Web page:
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2021 NFL Draft: What’s the sweet spot for a Buffalo Bills second-round trade up?

With their AFC Championship Game appearance, the Buffalo Bills don’t make their second pick in the 2021 NFL Draft until pick 61 at the back end of the second round. Not one to sit around, Bills general manager Brandon Beane could look to trade up into the middle of the second round to nab a first-round grade or a starting-caliber player who is falling down the board.

In 2020, the Bills stood firm at pick 54 to take A.J. Epenesa as their first pick in the draft, after shipping their first-rounder to the Minnesota Vikings for Stefon Diggs. In 2019, the Bills moved up in the second round from 40 to 38 to take offensive lineman Cody Ford, costing them the 158th overall selection. In 2018, Buffalo used both of their second-round picks in the trade to land QB Josh Allen at seven overall. Under de facto man in charge Sean McDermott in 2017, the Bills traded up twice in the second round; first for Zay Jones at pick 37, costing them picks 44 and 91 and then again for Dion Dawkins at pick 63 for pick 75 plus two fifth-round picks.

Clearly looking for immediate upgrades, the Bills have valued maneuvering in the second round, with Beane talking at the time about trading up even further for Ford. So where are the sweet spots for trading up from pick 61?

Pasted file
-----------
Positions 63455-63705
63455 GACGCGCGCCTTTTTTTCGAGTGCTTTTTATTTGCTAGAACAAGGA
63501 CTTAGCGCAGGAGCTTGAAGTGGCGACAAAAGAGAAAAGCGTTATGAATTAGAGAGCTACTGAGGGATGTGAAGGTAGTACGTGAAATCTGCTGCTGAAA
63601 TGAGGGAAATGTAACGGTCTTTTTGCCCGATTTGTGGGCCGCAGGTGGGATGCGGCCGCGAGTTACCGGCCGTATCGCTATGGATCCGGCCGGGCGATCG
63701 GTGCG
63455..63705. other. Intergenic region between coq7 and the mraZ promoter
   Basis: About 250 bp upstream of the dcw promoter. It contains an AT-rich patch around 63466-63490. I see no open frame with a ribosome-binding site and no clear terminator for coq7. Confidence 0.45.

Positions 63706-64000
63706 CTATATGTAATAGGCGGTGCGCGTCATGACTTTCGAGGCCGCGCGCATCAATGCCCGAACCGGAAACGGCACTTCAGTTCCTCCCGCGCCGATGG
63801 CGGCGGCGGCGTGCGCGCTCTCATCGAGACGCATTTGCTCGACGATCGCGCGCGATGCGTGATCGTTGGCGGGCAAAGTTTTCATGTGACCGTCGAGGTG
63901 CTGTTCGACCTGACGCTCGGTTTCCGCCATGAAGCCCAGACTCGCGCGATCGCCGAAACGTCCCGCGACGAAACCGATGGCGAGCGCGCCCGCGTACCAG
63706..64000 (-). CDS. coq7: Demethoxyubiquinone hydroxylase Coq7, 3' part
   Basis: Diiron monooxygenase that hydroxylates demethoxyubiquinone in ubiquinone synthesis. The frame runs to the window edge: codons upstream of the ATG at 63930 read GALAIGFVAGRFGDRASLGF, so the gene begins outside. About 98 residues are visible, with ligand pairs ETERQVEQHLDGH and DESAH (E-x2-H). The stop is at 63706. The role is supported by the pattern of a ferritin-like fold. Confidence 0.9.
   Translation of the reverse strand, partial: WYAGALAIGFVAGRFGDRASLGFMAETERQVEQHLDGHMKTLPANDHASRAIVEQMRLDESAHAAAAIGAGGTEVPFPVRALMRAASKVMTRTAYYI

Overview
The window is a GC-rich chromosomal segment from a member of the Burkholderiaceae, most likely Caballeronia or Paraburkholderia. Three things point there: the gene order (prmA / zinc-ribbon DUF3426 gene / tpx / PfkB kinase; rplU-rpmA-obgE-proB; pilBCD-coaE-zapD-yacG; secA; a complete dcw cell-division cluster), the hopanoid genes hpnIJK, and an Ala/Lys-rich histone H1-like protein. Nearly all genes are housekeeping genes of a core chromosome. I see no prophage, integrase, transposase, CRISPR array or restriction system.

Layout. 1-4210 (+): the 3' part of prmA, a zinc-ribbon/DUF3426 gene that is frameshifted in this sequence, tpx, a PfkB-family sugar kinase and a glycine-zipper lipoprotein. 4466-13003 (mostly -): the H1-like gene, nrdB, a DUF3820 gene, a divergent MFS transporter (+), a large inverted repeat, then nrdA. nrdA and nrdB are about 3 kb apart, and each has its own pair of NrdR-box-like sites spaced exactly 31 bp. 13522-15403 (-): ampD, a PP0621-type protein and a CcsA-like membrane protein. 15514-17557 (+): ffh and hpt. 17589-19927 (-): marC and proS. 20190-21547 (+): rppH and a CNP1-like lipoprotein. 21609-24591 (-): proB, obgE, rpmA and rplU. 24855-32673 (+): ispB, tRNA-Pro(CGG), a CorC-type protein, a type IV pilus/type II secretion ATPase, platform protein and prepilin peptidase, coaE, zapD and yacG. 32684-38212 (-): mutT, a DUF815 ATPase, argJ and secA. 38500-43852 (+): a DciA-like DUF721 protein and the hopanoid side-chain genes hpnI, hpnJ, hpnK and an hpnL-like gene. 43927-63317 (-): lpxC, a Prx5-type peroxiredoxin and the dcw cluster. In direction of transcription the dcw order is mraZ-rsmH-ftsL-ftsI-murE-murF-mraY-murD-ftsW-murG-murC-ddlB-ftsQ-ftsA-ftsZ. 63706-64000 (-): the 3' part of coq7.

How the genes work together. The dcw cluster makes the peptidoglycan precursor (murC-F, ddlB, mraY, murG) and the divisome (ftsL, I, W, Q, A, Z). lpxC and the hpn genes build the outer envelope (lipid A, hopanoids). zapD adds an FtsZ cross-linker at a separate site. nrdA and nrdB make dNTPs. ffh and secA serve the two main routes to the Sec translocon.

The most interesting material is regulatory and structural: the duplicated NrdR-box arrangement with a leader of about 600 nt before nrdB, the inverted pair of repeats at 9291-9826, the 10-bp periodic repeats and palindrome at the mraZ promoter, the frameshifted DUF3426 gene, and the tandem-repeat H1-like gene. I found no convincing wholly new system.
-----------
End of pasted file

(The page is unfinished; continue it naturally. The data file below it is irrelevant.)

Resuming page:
Pairing Buffalo’s second- and third-round picks would potentially net the Bills pick 48 where the Las Vegas Raiders are currently scheduled to pick at the 16th selection of the round. Moving up to 53 with their second- and third-round picks would get them Tennessee’s second-round selection and their fourth-round pick in return, but Tennessee already has two third-rounders.

Beyond using the third-rounder and without a fourth-round pick, the Bills are limited in their ability to move up much more than a few picks. They would need to use one of their fifth-round picks plus their sixth-round selection to move up just three spots to pick 58 in a swap with the Baltimore Ravens Kansas City Chiefs. Both fifth-rounders might get them up to the Seattle Seahawks at 56, gaining five spots. Those late-round picks might be more useful to move up in the third, fourth, or fifth rounds later on, though.

Knowing Buffalo doesn’t have a ton of spots available on their final 53-man roster, trading up to get a better-caliber player makes sense especially if you think the offseason will be truncated due to COVID-19, making it harder for rookies to make an impact on the coaching staff. The Bills just don’t have a ton of capital to move the needle in the second round.